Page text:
We've had it for about 2 months and haven't had any outages. Steve makes a good point about the providers, though. Excite's @Home service declared bankruptcy a few months ago, virtually stranding millions of customers until many of the local companies could move people to different networks. I think this was simply bad management on the part of Excite @Home. AOL's even offering broadband service, presumably through RoadRunner since it's Time Warner. I think cable modem is still a sound technology and many people find it very reliable. DSL is also good, and offers a guaranteed rate of speed which cable cannot offer (overall speeds may be faster with cable, but they're not guaranteed). In our area, though, DSL installation is more complex because it involves dealing with your ISP as well as the phone company, and sometimes they don't always communicate effectively with each other. Also, your house can only be a certain maximum distance from the local phone company switch in order to get DSL. For people in more rural areas, this isn't possible.

-- (what@i.think), December 17, 2001.

The ISP around these parts has a regional office in Lewiston. The headquarters is in Boise. That would be the Idaho State Police!

-- Boswell (, December 17, 2001.

Anita - one word: earthlink. Solid company. Excellent service.

-- Happy (, December 17, 2001.

My local ISP charges $19.95/mo. for unlimited access. Pretty decent service really.

Now you just have to move to corn country and sign up.

-- Jack Booted Thug (, December 17, 2001.

I had @Home, it was $40.00 per month. It's also my cable company, which just happens to be my phone company too. Cable, phone and ISP-no monopolies around these parts.

I had to rent the converter, they sell them to you now. I had to drop it months ago, but as soon as I can afford it I will get it again.

There are a lots of positive attributes to having it, you never get kicked off, it is REALLY fast, (at least mine was because they replaced the lines with fiber optics 6-7 years ago.) Downloads are incredibly fast, video inputs are smooth, your phone line isn't tied up or a second phone line isn't necessary. But being connected all the time allows for your computer to be vulnerable to hackers, some cable ISP's sell your computers spare computing power to other companies who end up using your computer without your permission or knowledge. It is more expensive and like others have said, the businesses are dropping like flies and you can be left with no connection. You really do have to put up a firewall and other protective measures because they gather information about what you do, where you go, when you are on...all of your habits and sell it. They know end up knowing more about you than you know yourself. There are a lot of repositories where you information is stored and you have no ability to remove it.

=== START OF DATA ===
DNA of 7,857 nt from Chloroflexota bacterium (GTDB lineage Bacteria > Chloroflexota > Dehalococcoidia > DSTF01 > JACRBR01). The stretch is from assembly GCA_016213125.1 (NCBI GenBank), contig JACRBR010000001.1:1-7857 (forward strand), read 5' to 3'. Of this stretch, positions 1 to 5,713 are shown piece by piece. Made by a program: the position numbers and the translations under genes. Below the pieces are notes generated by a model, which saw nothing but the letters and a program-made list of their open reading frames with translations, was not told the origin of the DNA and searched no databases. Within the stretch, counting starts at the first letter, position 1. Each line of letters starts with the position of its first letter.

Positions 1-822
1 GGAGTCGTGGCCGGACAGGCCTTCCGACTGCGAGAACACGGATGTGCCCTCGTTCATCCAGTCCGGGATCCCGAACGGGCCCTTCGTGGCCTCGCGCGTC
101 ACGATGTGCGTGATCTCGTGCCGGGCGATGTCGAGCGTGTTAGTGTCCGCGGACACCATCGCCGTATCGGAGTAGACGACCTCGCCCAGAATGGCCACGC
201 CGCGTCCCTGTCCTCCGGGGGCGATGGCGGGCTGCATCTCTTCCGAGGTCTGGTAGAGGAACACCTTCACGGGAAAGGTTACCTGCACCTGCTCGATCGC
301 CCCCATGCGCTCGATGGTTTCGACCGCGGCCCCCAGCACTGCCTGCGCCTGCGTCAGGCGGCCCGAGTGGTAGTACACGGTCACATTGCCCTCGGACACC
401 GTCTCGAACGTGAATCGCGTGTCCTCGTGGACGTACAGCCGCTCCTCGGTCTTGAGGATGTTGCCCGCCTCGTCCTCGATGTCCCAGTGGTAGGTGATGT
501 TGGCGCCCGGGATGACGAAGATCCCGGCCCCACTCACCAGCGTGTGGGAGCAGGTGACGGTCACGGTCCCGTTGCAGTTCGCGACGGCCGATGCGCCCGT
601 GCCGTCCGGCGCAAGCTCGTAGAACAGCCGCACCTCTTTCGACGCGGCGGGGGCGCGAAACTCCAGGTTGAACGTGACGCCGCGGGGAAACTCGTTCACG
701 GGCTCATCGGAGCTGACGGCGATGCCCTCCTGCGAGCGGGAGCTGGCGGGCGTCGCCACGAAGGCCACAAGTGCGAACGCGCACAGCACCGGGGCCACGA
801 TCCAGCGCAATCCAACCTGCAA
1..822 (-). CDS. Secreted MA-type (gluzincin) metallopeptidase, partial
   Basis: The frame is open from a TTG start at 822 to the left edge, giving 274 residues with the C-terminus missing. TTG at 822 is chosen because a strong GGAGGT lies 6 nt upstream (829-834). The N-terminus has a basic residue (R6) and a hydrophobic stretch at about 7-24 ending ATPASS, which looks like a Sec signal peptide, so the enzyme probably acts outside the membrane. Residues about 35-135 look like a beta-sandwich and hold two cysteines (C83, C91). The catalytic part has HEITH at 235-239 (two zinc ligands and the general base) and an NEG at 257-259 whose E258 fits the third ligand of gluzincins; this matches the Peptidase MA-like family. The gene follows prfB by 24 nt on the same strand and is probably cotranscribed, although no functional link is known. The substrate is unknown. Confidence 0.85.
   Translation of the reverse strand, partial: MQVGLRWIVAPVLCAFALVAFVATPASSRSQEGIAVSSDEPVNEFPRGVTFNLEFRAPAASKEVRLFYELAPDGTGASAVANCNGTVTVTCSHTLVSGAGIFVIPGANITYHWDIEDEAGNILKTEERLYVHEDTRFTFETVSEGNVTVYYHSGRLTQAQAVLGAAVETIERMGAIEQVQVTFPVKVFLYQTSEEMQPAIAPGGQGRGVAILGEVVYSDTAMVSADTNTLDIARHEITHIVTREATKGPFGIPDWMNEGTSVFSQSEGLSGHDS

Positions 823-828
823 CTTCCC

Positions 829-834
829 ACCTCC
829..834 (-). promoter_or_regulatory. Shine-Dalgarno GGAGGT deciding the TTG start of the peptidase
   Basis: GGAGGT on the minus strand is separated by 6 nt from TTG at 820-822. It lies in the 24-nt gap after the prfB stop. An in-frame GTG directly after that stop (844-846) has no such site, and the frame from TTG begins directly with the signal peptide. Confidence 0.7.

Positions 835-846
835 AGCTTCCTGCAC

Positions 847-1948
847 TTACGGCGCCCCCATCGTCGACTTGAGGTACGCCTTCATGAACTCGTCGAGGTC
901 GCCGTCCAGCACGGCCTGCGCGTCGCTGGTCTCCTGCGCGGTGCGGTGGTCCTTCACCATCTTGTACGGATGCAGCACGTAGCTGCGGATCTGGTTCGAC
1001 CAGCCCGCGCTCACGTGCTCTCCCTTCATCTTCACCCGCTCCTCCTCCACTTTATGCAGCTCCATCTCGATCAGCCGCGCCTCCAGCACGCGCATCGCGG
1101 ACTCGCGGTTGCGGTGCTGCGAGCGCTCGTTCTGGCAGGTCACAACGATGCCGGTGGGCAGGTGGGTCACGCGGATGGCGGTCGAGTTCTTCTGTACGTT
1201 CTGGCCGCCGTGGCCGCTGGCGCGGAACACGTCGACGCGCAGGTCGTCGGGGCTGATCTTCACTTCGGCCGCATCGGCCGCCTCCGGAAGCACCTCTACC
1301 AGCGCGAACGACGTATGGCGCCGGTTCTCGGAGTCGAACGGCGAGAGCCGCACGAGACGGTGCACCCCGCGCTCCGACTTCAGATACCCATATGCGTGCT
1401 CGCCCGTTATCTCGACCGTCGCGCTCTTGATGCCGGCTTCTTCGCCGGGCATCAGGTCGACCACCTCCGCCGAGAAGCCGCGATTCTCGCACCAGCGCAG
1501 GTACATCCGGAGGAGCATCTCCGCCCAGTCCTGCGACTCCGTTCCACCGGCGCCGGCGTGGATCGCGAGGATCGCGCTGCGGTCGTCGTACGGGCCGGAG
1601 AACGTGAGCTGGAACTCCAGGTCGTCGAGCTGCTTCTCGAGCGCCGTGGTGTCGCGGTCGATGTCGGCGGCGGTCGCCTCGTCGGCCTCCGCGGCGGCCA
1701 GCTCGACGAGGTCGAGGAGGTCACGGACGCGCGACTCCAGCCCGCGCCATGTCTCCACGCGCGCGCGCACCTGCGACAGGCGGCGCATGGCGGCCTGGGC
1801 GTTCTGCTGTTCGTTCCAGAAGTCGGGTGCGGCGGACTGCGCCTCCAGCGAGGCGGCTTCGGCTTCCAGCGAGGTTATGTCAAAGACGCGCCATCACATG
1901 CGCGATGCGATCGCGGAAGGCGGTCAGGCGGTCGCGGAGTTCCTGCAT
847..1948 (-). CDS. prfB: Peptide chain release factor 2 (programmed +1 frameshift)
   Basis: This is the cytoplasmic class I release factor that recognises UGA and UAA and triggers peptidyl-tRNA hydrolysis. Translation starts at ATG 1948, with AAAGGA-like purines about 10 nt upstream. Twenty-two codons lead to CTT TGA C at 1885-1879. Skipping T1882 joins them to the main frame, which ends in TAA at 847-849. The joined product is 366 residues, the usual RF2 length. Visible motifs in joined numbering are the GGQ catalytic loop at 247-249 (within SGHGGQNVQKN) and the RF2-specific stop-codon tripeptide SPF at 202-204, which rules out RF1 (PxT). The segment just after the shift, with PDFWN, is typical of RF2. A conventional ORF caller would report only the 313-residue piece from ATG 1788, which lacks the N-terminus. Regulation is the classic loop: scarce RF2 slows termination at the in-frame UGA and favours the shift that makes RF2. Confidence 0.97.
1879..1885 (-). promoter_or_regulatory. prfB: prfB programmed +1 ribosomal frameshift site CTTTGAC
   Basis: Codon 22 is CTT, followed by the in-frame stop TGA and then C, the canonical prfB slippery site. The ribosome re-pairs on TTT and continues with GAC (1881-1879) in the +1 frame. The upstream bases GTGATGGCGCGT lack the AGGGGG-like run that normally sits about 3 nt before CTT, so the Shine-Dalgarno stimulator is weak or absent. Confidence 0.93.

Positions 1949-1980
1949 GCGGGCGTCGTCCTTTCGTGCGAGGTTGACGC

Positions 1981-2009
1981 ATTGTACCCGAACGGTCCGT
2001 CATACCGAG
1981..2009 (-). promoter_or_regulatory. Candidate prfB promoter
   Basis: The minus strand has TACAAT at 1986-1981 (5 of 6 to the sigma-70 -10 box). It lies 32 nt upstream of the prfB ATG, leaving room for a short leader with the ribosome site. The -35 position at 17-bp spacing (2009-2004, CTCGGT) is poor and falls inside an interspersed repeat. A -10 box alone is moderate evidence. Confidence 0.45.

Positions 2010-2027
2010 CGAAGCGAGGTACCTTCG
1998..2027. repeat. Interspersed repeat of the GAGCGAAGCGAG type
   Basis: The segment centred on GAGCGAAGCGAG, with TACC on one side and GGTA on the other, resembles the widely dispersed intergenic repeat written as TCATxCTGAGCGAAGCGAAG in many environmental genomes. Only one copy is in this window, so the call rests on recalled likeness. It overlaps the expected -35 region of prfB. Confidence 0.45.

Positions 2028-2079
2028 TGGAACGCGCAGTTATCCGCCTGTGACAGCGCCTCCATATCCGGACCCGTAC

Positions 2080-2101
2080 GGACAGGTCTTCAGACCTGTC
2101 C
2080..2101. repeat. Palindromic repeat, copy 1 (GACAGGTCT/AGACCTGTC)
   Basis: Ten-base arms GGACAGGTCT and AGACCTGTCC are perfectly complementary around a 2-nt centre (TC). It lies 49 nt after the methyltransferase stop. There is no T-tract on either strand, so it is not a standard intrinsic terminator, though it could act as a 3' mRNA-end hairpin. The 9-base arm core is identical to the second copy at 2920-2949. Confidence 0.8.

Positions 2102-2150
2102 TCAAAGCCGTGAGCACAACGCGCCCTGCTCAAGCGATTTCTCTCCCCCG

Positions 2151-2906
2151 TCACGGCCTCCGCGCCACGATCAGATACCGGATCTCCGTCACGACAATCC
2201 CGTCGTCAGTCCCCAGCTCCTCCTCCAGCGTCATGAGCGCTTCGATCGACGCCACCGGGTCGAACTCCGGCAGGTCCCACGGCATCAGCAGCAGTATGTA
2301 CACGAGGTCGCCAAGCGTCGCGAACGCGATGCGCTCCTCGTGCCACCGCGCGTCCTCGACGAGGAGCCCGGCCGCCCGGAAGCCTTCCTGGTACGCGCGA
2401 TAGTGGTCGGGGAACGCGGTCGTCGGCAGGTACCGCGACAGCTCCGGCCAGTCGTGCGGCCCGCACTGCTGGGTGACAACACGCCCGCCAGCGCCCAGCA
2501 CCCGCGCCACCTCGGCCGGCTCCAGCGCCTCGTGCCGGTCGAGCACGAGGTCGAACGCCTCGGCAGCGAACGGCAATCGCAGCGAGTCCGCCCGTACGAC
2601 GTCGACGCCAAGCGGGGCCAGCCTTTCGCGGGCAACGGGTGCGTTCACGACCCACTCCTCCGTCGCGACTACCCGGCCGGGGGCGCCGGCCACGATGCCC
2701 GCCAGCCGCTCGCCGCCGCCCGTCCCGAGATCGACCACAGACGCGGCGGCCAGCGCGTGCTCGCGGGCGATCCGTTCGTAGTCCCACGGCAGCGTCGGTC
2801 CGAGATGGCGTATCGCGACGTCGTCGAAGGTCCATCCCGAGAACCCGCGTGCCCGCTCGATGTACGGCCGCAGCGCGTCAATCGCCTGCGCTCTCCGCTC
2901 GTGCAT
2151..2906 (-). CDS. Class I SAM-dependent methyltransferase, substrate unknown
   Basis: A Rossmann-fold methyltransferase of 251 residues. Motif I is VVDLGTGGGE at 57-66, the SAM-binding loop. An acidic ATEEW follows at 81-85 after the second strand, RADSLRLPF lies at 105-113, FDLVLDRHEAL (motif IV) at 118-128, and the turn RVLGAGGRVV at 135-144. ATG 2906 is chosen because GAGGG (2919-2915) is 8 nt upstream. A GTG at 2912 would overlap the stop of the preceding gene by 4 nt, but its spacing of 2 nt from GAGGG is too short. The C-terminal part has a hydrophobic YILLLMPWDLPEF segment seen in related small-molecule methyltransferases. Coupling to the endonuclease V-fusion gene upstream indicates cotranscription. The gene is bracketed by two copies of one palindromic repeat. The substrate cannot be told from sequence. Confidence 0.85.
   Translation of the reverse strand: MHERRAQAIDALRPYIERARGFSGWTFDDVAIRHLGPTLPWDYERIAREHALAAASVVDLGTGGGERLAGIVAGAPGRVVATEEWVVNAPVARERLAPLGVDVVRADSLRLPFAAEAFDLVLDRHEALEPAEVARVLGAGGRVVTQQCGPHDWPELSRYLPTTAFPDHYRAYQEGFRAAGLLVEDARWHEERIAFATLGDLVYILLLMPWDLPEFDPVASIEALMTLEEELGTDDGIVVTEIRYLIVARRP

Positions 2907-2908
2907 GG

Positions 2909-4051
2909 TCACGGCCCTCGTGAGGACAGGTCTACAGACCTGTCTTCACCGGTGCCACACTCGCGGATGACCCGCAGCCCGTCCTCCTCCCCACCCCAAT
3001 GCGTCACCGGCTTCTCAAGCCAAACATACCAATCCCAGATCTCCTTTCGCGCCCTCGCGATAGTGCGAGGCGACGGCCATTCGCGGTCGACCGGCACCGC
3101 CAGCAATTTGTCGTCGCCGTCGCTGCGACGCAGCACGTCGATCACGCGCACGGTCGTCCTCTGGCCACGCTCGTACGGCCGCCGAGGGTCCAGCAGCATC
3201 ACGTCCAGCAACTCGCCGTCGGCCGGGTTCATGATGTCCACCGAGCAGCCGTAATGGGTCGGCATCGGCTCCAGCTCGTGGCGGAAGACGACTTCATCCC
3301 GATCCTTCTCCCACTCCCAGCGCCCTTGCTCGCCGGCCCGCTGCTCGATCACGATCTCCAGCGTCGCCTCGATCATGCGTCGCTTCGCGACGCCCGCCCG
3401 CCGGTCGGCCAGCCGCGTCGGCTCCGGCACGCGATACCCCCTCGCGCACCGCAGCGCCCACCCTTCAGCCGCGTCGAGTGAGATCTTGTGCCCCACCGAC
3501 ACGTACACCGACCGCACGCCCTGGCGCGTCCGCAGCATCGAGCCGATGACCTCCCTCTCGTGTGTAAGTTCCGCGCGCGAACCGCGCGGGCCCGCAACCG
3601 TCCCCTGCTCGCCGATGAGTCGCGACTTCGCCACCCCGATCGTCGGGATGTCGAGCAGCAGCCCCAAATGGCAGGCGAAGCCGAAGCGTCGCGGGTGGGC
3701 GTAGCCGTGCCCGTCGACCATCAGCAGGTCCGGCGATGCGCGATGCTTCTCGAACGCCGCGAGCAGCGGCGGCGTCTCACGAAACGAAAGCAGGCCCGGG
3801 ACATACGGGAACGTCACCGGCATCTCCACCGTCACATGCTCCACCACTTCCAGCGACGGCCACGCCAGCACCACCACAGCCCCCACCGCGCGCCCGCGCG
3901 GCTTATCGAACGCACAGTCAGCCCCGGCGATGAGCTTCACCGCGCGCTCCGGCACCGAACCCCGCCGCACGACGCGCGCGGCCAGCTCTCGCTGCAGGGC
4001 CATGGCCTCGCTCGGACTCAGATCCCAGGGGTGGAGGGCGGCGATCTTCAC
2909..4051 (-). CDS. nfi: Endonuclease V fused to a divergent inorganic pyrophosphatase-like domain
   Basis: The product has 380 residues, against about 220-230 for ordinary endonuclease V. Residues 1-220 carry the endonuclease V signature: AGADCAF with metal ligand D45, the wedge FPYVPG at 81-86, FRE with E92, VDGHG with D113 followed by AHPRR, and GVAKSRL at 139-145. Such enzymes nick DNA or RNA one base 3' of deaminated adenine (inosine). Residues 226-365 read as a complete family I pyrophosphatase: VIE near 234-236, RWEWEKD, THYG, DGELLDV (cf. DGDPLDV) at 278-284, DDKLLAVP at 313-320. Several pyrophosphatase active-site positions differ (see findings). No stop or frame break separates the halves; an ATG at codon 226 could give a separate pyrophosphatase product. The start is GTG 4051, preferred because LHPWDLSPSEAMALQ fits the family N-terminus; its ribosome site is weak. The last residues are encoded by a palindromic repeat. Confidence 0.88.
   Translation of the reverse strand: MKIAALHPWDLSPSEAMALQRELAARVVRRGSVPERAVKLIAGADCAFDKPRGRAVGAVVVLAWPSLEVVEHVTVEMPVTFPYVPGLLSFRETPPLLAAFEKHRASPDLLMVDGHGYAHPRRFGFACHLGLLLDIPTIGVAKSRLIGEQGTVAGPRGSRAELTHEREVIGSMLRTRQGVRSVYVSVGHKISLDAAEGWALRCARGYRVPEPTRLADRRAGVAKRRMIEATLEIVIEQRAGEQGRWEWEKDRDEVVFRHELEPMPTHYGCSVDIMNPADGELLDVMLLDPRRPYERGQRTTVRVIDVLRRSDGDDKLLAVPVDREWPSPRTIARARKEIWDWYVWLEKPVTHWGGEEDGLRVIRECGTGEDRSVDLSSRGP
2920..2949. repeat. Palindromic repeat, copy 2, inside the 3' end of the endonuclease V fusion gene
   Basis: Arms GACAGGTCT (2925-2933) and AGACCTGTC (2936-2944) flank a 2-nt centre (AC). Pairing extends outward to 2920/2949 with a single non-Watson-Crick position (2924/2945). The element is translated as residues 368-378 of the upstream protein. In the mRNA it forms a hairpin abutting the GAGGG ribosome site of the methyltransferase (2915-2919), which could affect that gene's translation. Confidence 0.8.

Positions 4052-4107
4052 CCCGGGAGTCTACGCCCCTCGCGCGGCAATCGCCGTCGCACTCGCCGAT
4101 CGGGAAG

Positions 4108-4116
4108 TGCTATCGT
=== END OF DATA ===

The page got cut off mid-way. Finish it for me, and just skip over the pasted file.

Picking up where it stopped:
I purposely gave different information every time I was forced to provide it for access somewhere, just to mess up all the little bios that were being kept.

You might want to do some research to find out the downfalls.

-- Cherri (, December 17, 2001.

Anita, I have Starpower, $19.95 a month, unlimited usage. I've only had it for four months, but so far so good. (My previous ISP, Metricom, went bankrupt owing creditors 1.1 billion dollars.)

-- Peter Errington (, December 17, 2001.

Anita, you're in Texas aren't you? Check for 'Everyone's Internet'. It's $9.95 a month (unlimited service) if billed directly to a credit card... a little more for other billing arrangements.

-- Pammy (, December 17, 2001.

Pammy: Yes, I'm in Texas. $9.95 sounds a helluva lot better to me than $39.90. I did a search for my credit card today. Maybe I'll find it tomorrow. I DO have the bill, so I COULD just provide the number, eh? Good thought. Thanks.

-- Anita (, December 17, 2001.


I wasn't recommending it. I was pointing out the reason that I keep it.

I generally go to areas with a smaller population and access has never been a problem. I remember when there was all of the press on the busy signals. I know why. The town that I live next to was about 65,000 at that time. I had a business trip to the twin cities in Feb [which is another story, who would schedule meetings there in Feb]. I checked AOL in the area. It turned out that they had 1/2 the number of access numbers as my home. That was the problem.

Best Wishes,,,,,


-- Z1X4Y7 (, December 17, 2001.

Don't consider if you were. Too many bad connections in our experience.

-- Debbie (, December 17, 2001.

I hate getting older. #2 reminded me that I'd already found my credit card hiding in the drawer of my desk because the rug cleaners were coming a while back. How COULD I have forgotten that? I dunno, but I think it's time to log off and "chill" with her. [meaning that MTV is no longer playing]

-- Anita (, December 17, 2001.